So, even after sixty years, Vincenzo Giuliani felt no sense of impatience with his inability to understand Emilio Sandoz, only a sense of how satisfying it would be when the wait paid off.


* * *


    The Father General's private secretary contacted Father John Candotti on the Feast of the Holy Innocents, three weeks after Emilio's arrival at Number 5. "Sandoz is well enough to see you now," Johannes Voelker informed Candotti. "Be here by two."

    Be here by two! John thought irritably, marching along toward Vatican City from the retreat house where he'd just been assigned a stuffy little room with a view of Roman walls--the stone only inches from his pointless window. Candotti had dealt with Voelker a couple of times since arriving and had taken a dislike to the Austrian from the start. In fact, John Candotti disliked everything about his present situation.

    For one thing, he didn't understand why he'd been brought into this business. Neither a lawyer nor an academic, John Candotti was content to have come out on the less prestigious end of the Jesuit dictum, Publish or parish, and he was hip-deep in preparations for the grammar school Christmas program when his superior contacted him and told him to fly to Rome at the end of the week. "The Father General wishes you to assist Emilio Sandoz." That was the extent of his briefing. John had heard of Sandoz, of course. Everyone had heard of Sandoz. But John had no idea how he could be of any use to the man. When he asked for an explanation, he couldn't seem to pry a straight answer out of anyone. He had no practice at this kind of thing; subtlety and indirection were not indoor sports in Chicago.

    And then there was Rome itself. At the impromptu farewell party, everyone was so excited for him. "Rome, Johnny!" All that history, those beautiful churches, the art. He'd been excited too, dumb shit. What did he know?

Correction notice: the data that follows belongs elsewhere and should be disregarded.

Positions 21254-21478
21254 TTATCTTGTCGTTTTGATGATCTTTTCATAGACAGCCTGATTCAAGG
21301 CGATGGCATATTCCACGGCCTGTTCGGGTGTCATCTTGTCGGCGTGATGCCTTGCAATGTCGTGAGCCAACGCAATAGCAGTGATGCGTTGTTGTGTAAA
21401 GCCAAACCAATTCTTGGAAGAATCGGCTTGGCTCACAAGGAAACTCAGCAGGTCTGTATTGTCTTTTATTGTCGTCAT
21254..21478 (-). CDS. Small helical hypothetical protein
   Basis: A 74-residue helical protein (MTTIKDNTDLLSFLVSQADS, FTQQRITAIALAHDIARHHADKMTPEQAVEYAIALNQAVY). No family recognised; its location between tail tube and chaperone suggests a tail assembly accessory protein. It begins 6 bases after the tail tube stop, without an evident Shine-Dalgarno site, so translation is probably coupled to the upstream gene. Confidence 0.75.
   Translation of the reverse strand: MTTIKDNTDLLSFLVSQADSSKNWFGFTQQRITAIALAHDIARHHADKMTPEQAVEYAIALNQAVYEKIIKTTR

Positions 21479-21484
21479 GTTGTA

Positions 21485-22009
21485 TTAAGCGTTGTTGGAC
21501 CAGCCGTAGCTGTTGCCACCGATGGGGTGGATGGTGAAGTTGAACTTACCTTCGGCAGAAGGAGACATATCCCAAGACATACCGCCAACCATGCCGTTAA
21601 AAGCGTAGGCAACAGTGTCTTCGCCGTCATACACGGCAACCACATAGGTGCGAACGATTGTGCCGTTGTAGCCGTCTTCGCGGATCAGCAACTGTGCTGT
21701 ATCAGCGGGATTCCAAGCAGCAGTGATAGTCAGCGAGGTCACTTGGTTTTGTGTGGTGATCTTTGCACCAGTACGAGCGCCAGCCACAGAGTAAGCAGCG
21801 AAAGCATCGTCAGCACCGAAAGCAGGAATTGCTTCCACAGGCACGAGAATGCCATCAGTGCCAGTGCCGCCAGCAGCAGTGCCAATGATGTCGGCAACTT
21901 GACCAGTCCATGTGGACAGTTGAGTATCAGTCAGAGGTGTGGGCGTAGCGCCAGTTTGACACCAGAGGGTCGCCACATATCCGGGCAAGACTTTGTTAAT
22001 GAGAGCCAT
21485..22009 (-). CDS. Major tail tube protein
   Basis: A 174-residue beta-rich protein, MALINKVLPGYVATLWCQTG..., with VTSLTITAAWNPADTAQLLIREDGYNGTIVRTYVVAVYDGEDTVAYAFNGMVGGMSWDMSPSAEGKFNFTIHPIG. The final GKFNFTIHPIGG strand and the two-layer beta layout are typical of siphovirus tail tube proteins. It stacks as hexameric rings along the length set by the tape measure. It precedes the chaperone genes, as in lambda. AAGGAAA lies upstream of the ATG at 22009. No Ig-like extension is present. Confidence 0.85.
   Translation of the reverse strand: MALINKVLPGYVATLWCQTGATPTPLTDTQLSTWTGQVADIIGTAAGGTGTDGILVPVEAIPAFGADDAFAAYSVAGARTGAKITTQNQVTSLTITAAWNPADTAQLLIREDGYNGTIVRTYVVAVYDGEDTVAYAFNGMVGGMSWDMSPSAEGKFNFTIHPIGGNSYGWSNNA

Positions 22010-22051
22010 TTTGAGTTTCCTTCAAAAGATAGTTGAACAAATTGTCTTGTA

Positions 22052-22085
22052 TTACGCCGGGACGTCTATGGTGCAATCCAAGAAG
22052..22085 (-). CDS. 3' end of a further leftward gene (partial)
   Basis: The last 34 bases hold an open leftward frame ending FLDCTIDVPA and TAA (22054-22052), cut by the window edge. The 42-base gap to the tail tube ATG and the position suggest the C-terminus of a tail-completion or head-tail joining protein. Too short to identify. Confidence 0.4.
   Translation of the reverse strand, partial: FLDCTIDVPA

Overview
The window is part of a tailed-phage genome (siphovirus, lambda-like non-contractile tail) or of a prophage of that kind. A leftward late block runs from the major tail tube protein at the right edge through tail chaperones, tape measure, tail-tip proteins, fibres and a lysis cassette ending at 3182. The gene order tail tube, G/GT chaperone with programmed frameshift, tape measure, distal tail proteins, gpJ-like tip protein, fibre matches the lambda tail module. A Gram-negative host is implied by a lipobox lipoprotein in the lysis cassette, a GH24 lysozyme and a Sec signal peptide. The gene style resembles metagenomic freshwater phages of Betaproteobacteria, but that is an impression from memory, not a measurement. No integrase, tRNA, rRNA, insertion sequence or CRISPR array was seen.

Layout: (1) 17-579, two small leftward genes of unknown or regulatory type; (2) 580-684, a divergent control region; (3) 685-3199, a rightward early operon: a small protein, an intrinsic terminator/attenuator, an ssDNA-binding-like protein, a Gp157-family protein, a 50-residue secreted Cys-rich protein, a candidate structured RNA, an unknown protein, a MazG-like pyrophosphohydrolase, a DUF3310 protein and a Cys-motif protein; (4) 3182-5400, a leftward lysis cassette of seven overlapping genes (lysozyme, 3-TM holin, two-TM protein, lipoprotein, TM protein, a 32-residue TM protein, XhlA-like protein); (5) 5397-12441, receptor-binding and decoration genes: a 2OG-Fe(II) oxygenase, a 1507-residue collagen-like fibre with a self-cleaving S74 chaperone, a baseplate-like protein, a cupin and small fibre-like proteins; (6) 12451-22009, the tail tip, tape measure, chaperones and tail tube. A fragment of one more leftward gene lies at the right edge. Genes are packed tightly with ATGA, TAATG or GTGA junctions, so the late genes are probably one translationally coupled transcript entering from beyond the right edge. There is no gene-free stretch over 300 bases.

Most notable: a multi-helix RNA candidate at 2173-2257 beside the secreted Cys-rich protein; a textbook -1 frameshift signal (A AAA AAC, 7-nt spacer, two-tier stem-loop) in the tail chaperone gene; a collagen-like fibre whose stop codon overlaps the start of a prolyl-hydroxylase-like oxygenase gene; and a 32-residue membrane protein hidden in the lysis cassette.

John Candotti was born to flat land, straight lines, square city blocks; nothing in Chicago had prepared him for the reality of Rome. The worst was when he could actually see the building he wanted to get to but found the street he was on curving away from it, leading him to yet another lovely piazza with yet another beautiful fountain, dumping him into another alley going nowhere. Another hour, trapped and frustrated by the hills, the curves, the rat's nest of streets smelling of cat piss and tomato sauce. He hated being lost, and he was always lost. He hated being late, and he was late all the time. The first five minutes of every conversation was John apologizing for being late and his Roman acquaintances assuring him it was no problem.

    He hated it all the same, so he walked faster and faster, trying to get to the Jesuit Residence on time for a change, and collected an escort of small children, noisy with derision and obnoxious with delight at this bony, big-nosed, half-bald man with his flapping soutane and pumping arms.


* * *


    "I'm sorry to keep you waiting." John Candotti had repeated the apology to each person along the way to Sandoz's room and finally to Sandoz himself as Brother Edward Behr ushered him in and left him alone with the man. "The crowd outside is still huge. Do they ever go away? I'm John Candotti. The Father General asked me to help you at the hearings. Happy to meet you." He held out his hand without thinking, withdrawing it awkwardly when he remembered.